What is the inner child?
Every adult was once a child, and this child experienced life in its purest form. The inner child is the part of us that formed between the ages of birth and seven. Home to our authentic self, our inner child is also where we carry our childhood messaging. The child self cannot process the wounding that we experienced, and thus, as an adult, it is important for us to access the inner child to heal those wounds and rewrite the messages we received.
Michelle Chalfant, licensed therapist and life coach, describes the human experience using three chairs: the child chair, the adolescent chair, and the adult chair. The child chair is essentially our inner child, and the adolescent chair is our ego.
The adolescent chair is where we learn to protect the vulnerability of the inner child, and form patterns and behaviors that hide our authentic self from the world. Only when we are “sitting in our adult chair” are we able to heal the childhood wounds and live authentically.
Inner Child Wounding
Our child selves were incredibly vulnerable. We relied on the adults around us to care for us and to teach us about the world. Unfortunately, if we were surrounded by adults who were still carrying their own unhealed child wounding, they inadvertently passed that wounding on to us by teaching us to relate to the world through the lens of their wounding.
The inner child is where we store the messages we received as children – messages such as what it means to be successful, what relationships look like, what acceptable careers look like, or what it means to be a certain gender.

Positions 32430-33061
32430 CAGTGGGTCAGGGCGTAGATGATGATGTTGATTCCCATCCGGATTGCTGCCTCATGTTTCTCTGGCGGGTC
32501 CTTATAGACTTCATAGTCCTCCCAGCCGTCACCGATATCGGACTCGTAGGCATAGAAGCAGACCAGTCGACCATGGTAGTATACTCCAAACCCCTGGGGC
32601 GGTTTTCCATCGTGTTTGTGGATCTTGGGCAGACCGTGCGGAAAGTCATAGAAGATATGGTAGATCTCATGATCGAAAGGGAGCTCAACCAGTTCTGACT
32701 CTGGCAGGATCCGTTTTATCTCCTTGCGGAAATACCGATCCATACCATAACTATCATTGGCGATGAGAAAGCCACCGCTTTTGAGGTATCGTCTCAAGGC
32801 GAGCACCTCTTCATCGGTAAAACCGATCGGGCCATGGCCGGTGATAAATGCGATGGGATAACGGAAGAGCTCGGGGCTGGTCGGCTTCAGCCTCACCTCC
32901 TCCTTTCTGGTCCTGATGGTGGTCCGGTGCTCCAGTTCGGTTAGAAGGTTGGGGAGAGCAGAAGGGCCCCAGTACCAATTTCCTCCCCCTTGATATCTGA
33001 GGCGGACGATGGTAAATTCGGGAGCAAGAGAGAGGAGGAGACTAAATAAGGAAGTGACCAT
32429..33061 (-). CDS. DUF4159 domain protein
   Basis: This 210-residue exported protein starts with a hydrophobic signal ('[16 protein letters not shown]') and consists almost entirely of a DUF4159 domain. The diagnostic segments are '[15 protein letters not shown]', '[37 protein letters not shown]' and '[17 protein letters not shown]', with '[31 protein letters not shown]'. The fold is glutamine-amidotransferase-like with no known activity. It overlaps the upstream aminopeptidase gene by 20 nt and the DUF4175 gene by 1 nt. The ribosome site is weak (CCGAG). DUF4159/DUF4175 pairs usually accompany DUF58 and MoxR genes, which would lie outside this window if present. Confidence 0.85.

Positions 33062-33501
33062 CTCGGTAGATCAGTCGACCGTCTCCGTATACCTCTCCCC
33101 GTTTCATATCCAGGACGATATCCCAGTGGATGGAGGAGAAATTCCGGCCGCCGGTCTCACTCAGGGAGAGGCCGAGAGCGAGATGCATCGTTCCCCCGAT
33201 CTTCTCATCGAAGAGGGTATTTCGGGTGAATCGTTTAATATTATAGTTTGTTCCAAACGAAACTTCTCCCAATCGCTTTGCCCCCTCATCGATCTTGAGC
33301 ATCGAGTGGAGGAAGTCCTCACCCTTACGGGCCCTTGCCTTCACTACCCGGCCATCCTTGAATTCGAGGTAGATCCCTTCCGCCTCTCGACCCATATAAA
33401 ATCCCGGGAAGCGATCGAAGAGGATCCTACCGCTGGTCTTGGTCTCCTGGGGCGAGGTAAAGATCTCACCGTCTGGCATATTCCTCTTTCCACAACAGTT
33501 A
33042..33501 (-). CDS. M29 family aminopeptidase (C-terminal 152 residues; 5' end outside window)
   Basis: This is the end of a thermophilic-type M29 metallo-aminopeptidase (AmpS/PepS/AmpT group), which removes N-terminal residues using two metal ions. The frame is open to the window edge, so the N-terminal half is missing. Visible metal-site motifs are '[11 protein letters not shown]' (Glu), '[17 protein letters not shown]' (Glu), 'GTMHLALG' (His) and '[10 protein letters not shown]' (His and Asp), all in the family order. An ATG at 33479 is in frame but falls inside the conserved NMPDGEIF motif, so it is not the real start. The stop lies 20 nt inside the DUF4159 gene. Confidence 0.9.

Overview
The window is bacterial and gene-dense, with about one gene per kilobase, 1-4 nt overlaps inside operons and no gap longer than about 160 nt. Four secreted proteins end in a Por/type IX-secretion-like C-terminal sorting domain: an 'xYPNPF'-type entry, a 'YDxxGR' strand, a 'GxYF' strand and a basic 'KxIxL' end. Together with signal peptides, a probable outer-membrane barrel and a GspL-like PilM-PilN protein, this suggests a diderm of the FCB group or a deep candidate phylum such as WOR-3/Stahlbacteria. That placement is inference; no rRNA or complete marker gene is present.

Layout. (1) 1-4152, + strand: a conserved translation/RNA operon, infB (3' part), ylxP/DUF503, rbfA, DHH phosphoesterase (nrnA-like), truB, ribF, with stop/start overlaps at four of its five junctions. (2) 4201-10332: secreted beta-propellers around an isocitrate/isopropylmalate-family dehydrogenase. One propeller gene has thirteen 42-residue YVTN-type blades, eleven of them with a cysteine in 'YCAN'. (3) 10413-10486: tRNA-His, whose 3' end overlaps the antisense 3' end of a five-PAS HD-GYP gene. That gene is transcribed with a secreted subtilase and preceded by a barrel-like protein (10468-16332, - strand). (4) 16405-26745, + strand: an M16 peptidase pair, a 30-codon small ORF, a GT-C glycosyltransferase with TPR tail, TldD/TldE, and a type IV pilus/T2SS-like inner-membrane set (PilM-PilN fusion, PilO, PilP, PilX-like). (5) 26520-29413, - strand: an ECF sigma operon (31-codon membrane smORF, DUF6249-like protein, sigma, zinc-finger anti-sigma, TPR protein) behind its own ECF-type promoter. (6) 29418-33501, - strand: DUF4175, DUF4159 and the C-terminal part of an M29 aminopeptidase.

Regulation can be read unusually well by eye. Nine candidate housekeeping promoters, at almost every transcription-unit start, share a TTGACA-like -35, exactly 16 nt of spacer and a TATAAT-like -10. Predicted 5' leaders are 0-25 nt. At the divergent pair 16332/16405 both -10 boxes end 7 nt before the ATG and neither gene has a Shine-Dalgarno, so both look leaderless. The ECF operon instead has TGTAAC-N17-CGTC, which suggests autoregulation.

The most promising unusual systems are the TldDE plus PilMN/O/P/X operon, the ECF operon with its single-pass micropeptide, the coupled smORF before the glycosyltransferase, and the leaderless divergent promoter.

These messages combined to form our self-image, how we think about ourselves, and ultimately, determine how we relate to others and the world around us. If we come from a childhood of negative messaging, these messages undoubtedly impact who we are as an adult.
Discovering your Inner Child
Getting to know our inner child can be uncomfortable and challenging. The easiest way to access it is through meditation or journaling. I found that having a picture of myself as a toddler taped to the inside of my journal grants me greater access.
Our inner child appears most often when we are hurt or upset. These emotions tend to come from that vulnerable place within us – the part of us that carries our childhood wounding. When we lash out, we are acting from the ego, who is trying to protect us.
To get to know your inner child better, pay close attention during the times when you feel hurt. What bothers you about the situation? What messages are surfacing when someone upsets us? What feelings come up for you?
Keep track of these situations and feelings in a journal or in the Notes app on your phone. Later, when you have more time to process your thoughts and emotions surrounding those situations, begin to ask yourself how the current situation relates to your childhood.
Do you remember a time when that same feeling first arose? Was there a message you heard often as a child that was triggered within you during this current situation?
Tips for Connecting with your Inner Child
I find that it is helpful to think about my daughter when I am trying to access my inner self. As a parent, we tend to be able to pour into our children and protect them on instinct. We want to begin to develop that same instinct for our own inner child so that we can begin to reparent her in the way that they needed when we were younger.
By reparenting ourselves, we can begin the healing process, and allow our ego to relax, letting go of the protective mechanisms put in place to avoid vulnerability and further hurt.
Inner child work is difficult, and many times, needs the support of a licensed therapist, particularly when capital ‘T’ Trauma was present in childhoods. However, there are exercises that you can do to identifying your childhood wounding and to begin the healing and growth process on your own.
The information provided on this site is based on my own personal experience and is not to be construed as professional advice. I am not a doctor, psychologist or a licensed psychotherapist.
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